The Lake House | 31 Days of Growing Up

I have such good memories of my growing up years.

Sure, we kids had our differences and dysfunctions here and there, but we were far from dysfunctional; we were close in age and close-knit, and we were luckier than most with parents who loved us, raised us in church, and gave us a secure base from which to launch daring adventures, as the saying goes. I'm blessed and, thinking back as the years go by and I see more of the world and its harshness, I'm increasingly thankful for my family, the good times, and all the stories.

I'm looking forward to putting more of those stories and memories in writing during the next month as I participate in Write 31 Days. (Note today's and tomorrow's posts are both scheduled, as I am out of town this weekend.)

One of my most vivid and cherished memories of my growing up years is of our summer vacations at "the lake house". It was a round house built high on a bluff overlooking the lake, and we spent many joyous weeks there as a family. The following is part one of an essay about this house that I wrote in high school.

Something was about to happen. You could sense it somehow. The air was still as if it was trying to dissuade the imminent occurrence by playing dead. The leaves on the trees were turned inside out. Flocks of songbirds, high up in the branches, twittered amongst themselves in the uncomfortable silence. A quickening wind swept off the white-crested waves of Lake Michigan, swayed through the beach grass growing up the hill to the cottage, and blew across our faces as we sprawled expectantly on the three season porch. The breeze smelled like sand, incessant freshwater waves rolling onto the beach, and faintly like yesterday’s bonfire. Mostly it smelled like rain.

There was nothing we anticipated more eagerly than watching a storm roll in across the lake. Thunderstorms were the highlight of cherished vacations. Every summer, when my five younger siblings and I were growing up, my family would spend a week at a cottage on Lake Michigan. Each year we counted down the days until the morning finally arrived when we would pile our duffle bags and lifejackets into the back of our twelve-passenger van, clamber into our seats, and fidget excitedly until we saw “Ferrysburg/Spring Lake, 1 mile”. It seemed like hours until we heard the squeal of the brakes as the van turned into the narrow dirt driveway that wound through the woods. We gazed out the windows at the dim trees and undergrowth mottled by sporadic rays of sunlight finding their way through the canopy of leaves overhead. When the driveway turned to cement, we knew we were close; we almost bounced out of our seats in excitement. There was the small, red barn on the right, then our dear cottage straight ahead!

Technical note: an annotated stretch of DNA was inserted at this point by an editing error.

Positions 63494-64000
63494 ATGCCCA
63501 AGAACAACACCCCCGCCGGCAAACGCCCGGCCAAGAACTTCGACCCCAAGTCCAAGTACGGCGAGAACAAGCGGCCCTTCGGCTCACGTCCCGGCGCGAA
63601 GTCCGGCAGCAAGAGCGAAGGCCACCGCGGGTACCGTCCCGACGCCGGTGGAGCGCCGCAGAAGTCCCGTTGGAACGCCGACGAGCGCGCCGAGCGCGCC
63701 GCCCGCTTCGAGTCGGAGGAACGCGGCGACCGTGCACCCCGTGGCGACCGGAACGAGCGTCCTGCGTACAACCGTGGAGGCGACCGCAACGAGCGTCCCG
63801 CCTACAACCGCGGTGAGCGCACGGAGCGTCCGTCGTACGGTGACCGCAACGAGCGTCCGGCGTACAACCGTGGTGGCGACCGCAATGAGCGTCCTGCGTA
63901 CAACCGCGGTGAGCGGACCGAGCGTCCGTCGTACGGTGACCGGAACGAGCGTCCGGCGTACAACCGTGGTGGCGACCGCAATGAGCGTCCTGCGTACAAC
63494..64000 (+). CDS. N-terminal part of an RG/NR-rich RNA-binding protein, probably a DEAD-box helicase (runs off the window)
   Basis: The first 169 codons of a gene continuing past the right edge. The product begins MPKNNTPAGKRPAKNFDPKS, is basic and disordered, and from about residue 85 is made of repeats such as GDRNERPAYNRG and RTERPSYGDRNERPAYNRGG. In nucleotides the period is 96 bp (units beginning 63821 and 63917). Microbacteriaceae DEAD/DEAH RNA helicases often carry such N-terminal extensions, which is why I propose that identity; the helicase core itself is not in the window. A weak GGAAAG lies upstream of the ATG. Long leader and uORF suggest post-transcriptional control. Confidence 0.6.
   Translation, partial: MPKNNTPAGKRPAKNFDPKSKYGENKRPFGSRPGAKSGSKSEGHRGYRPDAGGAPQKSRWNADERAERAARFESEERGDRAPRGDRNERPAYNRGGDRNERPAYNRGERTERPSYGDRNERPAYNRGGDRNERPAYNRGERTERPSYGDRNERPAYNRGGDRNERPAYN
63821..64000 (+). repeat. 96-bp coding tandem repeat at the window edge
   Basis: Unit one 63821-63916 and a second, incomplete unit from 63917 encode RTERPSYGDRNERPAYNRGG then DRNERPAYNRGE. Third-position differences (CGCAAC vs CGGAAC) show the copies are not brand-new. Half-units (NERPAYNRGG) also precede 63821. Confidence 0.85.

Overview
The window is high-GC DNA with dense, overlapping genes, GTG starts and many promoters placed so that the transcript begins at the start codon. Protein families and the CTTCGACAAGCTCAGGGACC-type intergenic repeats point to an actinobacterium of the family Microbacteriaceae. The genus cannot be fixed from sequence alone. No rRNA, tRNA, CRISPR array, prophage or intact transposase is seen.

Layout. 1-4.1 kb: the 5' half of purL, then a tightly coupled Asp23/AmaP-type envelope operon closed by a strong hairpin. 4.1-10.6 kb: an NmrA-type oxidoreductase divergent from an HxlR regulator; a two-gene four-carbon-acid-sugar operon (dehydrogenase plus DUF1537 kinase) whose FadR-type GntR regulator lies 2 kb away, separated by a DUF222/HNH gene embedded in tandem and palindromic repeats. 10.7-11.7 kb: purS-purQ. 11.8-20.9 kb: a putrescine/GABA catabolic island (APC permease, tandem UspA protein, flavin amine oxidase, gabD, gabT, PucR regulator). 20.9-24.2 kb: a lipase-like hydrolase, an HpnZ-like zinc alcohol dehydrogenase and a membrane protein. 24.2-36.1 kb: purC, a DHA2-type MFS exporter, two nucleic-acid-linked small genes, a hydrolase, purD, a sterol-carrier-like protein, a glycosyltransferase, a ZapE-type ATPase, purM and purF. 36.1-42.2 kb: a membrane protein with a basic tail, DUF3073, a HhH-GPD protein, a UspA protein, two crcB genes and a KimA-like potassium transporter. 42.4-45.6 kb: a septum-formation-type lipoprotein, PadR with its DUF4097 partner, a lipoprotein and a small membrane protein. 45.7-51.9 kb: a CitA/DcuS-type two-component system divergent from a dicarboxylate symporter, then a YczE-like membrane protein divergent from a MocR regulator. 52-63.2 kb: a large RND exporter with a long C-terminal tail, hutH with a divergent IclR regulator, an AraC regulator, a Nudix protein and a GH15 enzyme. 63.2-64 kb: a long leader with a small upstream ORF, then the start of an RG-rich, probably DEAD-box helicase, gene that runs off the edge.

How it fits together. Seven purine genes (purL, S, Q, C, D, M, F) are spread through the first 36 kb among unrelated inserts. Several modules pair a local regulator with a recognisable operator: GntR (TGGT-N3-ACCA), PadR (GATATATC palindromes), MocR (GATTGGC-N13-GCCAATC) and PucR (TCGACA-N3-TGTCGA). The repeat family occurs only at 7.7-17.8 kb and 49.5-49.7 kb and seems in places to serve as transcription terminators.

Before the van pulled to a stop, we were scrambling toward the door, having to throw our weight against it because it stuck. We hit the pavement running, chasing after the sound of the waves and breathing in the fresh air. We did not mount the spiral stairs to the front door, or peer in the basement windows at the pool table, or follow the path to the blackberry patch. We ran up the wooden steps around the side of the house and stopped where the beach grass sloped steeply down to the sand. The lake fanned out before us, blue and green dotted with frothy whitecaps, shimmering, glistening in the bright sun. It went on forever, past the horizon, and we tried to take in every different shade of color, every wave, every reflection.

As we stood together looking out over Lake Michigan, we were silent, because, even as children, we realized that some things in this world are indescribable. It was a brief moment of silence, however: words may not have been adequate, but squeals and whoops of delight were satisfactory. We pounded down the stairs and raced across the beach, feeling the hot sand between our toes, then the cold water splashing our legs. Seagulls cried, diving and circling high overhead. After we had thoroughly soaked each other, we bounded back up the stairs and ran through the cottage, not only to convince ourselves that we had, in fact, arrived at our beloved home, but also to track down our bathing suits.

Click here to read part two.

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